(CTN News) – Long-term COVID patients from across Canada are fighting for words, breath, and answers after some specialised clinics closed down.
A Statistics Canada poll released this month found that around 2.1 million persons in Canada, or 7% of the adult population, had long-term COVID symptoms. Common symptoms include persistent fatigue, difficulty concentrating, shortness of breath, and worsened symptoms after exercise.
The survey defined long COVID as symptoms three months or more after a confirmed or suspected infection with the COVID-19 virus that could not be explained by anything else.
For one Toronto resident, the long-term consequences of Covid make it impossible for him to leave his residence without an oxygen tank.
“Sometimes I’ll stand up too fast and it is like ageing 50 years in the span of a few weeks,” Marcel, a 33-year-old man, said. CBC News is not using his surname because he is concerned that the stigma associated with the illness will harm his employment.
Marcel’s prolonged COVID symptoms began more than two years ago. He claims to have been told that the lowest 20% of both lungs are filled with scar tissue.
He hoped to start treatment for his symptoms at a COVID-specific clinic in Toronto. On November 1, he was added to a six-month waitlist for the clinic at West Park Healthcare Centre.
However, he received a letter from West Park on December 8 stating that the long-running COVID clinic was ended. Instead, the letter pointed him to remote hospitals or World Health Organization-hosted websites.
He’s still looking for doctors or programmes to assist him recuperate and learn more about how the condition affects him.
West Park did not respond to CBC News’ calls for comment.
CBC News heard from people across the country who were diagnosed with extended COVID and felt their symptoms weren’t completely treated or they didn’t receive the necessary help to heal.
According to a Statistics Canada survey, almost 40% of long-term COVID sufferers who sought health care for their symptoms reported difficulty accessing it.
According to Kieran Quinn, a clinician scientist at Sinai Health and assistant professor of medicine at the University of Toronto, there is room for improvement in assisting patients.
He believes that current diagnostics cannot explain the long-term symptoms of COVID, which may contribute to the underrecognition of those suffering from the disease.
According to briefing documents obtained by the Canadian Press through a Freedom of Information request in May, the Ontario Health Ministry received $2.3 million from the government in 2021-22 to pay expenses for extended COVID clinics at eight hospitals. According to the records, there have been no funding promises for 2022-23.
The Ontario Health Ministry did not respond to CBC News’ questions for an update. Instead, an email reaffirmed its vaccination, diagnostic, and treatment efforts.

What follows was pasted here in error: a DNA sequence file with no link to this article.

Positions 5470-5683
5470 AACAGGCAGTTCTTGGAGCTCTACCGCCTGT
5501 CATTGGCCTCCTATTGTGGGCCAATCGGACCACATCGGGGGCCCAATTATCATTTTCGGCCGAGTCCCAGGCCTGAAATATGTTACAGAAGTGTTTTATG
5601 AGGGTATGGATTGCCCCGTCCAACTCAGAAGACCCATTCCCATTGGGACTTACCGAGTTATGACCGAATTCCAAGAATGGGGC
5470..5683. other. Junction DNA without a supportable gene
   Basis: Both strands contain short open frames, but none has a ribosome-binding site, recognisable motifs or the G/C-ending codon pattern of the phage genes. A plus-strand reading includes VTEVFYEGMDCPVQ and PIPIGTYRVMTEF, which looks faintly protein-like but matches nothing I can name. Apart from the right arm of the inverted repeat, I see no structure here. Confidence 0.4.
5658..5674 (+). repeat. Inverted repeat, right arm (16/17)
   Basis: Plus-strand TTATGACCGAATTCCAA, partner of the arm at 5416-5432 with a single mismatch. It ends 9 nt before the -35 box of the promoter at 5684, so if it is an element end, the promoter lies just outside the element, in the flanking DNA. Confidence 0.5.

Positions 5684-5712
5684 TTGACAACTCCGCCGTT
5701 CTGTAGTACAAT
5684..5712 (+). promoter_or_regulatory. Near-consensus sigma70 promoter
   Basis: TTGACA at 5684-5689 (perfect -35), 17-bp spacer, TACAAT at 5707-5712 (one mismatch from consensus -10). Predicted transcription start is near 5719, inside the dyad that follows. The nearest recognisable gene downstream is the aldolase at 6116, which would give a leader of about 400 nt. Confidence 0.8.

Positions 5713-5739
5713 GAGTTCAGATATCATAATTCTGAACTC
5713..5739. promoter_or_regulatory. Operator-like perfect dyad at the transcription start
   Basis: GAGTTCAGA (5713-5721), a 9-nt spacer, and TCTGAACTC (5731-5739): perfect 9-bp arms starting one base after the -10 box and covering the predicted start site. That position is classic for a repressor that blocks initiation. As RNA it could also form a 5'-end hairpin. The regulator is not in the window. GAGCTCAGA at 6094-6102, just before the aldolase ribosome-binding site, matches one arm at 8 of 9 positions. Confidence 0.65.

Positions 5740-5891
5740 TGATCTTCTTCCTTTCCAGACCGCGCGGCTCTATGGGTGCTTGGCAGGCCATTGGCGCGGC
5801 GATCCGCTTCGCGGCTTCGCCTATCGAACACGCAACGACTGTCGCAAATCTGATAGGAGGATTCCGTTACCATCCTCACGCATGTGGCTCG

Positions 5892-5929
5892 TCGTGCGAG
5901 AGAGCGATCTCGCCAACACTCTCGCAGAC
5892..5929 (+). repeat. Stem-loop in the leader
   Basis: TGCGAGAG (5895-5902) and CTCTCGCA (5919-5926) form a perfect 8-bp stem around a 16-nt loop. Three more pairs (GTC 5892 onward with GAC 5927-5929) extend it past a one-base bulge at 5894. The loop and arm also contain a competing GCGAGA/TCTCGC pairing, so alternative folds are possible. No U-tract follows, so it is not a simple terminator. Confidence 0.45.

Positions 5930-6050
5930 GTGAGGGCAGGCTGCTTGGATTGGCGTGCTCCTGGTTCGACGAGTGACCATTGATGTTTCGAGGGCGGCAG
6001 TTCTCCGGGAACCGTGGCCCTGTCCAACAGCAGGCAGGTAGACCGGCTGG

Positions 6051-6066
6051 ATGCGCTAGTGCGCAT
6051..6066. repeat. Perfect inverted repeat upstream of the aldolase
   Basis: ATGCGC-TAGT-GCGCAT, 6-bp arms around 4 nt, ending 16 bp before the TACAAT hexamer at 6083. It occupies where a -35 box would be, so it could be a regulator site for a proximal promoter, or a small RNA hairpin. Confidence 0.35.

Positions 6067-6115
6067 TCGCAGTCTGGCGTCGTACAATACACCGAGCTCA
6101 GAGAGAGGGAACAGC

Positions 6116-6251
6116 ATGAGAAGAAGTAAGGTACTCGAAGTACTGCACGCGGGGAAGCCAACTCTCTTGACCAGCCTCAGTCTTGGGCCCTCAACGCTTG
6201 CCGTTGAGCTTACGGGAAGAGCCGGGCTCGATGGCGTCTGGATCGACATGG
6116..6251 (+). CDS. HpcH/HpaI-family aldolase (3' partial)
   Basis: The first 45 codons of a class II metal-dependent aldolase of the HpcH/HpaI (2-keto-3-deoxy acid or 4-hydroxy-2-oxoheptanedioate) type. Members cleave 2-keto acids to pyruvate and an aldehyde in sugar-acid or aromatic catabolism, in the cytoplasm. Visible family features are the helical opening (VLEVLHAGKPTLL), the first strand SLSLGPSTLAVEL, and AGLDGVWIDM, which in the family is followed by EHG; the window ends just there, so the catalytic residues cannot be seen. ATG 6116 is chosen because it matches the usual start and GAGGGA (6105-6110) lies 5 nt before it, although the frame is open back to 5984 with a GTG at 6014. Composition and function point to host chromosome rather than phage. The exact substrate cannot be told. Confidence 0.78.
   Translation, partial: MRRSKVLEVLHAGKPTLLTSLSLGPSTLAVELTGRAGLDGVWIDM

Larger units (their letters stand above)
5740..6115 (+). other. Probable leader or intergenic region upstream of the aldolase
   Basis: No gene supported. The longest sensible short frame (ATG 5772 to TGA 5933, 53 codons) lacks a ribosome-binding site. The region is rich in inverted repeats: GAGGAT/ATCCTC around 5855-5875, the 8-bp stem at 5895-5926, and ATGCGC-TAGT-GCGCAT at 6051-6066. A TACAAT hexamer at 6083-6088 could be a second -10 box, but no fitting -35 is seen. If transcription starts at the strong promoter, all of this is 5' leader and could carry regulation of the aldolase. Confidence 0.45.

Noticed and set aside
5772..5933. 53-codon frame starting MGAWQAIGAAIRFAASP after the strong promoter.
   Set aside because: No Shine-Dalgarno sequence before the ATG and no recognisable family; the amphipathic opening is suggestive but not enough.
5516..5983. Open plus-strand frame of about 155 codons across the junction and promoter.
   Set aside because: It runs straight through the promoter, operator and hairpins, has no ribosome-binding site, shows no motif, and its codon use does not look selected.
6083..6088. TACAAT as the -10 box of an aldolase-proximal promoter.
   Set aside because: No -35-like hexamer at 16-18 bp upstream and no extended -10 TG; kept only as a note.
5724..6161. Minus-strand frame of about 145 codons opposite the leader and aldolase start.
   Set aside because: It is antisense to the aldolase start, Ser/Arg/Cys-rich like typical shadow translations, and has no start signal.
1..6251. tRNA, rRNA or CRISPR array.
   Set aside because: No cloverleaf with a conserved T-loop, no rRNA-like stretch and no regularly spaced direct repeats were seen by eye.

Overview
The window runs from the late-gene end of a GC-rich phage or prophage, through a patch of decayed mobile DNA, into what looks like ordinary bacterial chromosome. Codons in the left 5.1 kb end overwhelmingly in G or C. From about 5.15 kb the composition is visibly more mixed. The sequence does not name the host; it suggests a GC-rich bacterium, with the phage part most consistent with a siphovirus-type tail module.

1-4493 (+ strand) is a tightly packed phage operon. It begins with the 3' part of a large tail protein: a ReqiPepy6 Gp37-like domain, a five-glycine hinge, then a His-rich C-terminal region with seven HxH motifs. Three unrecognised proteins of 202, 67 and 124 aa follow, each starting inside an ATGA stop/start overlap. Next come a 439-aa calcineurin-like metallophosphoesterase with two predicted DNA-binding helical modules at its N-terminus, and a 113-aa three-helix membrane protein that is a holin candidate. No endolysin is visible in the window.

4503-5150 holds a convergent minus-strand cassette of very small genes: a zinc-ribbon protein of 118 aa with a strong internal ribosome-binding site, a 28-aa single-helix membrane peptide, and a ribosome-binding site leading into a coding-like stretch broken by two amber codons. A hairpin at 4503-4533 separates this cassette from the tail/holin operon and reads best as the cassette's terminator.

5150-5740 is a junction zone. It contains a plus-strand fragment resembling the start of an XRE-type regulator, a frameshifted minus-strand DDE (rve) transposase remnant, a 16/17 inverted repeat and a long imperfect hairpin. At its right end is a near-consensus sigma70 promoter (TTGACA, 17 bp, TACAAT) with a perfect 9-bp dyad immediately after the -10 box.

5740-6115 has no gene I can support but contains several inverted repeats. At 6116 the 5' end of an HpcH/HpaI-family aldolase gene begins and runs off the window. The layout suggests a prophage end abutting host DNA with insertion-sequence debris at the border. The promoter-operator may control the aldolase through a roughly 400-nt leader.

Other provinces have different techniques. Quebec has around 30 long COVID clinics providing specialised care, with more still in the planning stages.
In March 2023, British Columbia’s five physical COVID clinics will close. It currently provides a virtual version from a team of nurses, occupational therapists, physiotherapists, social workers, and physicians.
According to Dr. Adeera Levin, executive director of B.C.’s post-COVID interdisciplinary clinical care network, self-management methods and strategies are most effective for those living with lengthy COVID.
“In-person care does not offer a significant benefit or improve long-term outcomes relative to the services offered virtually that are based on the same principles.”
The University Health Network’s COVID clinic in Toronto offers support for patients struggling with endurance, balance, thinking abilities, speech, and swallowing.
The clinic’s website states that an interdisciplinary team conducts initial virtual examinations before offering virtual visits with in-person or phone follow-up sessions as needed.
The network’s clinic exclusively treats its own patients due to resource limits, as stated on their website, so Marcel could not be referred there.
A new study published in Science found that individuals with long-term COVID had alterations in blood proteins associated with persistent inflammation. The accompanying comments suggests a potential clinical test.
Specifically, the study found an increase in proteins associated with immune cells called neutrophils, which rise during infection.
According to Immunologist Manali Mukherjee, an assistant professor at McMaster University, the recent study has limitations. It only included 48 patients with severe symptoms who were admitted to the hospital or ICU, which may not be representative of all COVID cases.
Despite this, she believes the study has substantial implications and that the findings are consistent with ongoing research in her lab and others.
“When neutrophils increase during infection, they go through these certain pathways that can be a double-edged sword,” Mukherjee said in a statement. The immune system “can just go rogue.” That’s what the study says.”
When this happens, patients can develop autoimmune illnesses, in which their own antibodies begin to fight them, she explained.
Mukherjee herself had a lengthy COVID for 18 months but has recovered.
Despite disappointments, Marcel has made progress in his recovery and remains hopeful for further improvement.
“I like to think that eventually, I will regain some semblance of a normal life,” he was quoted as saying. “My doctor thinks in the fullness of time, I will recover.”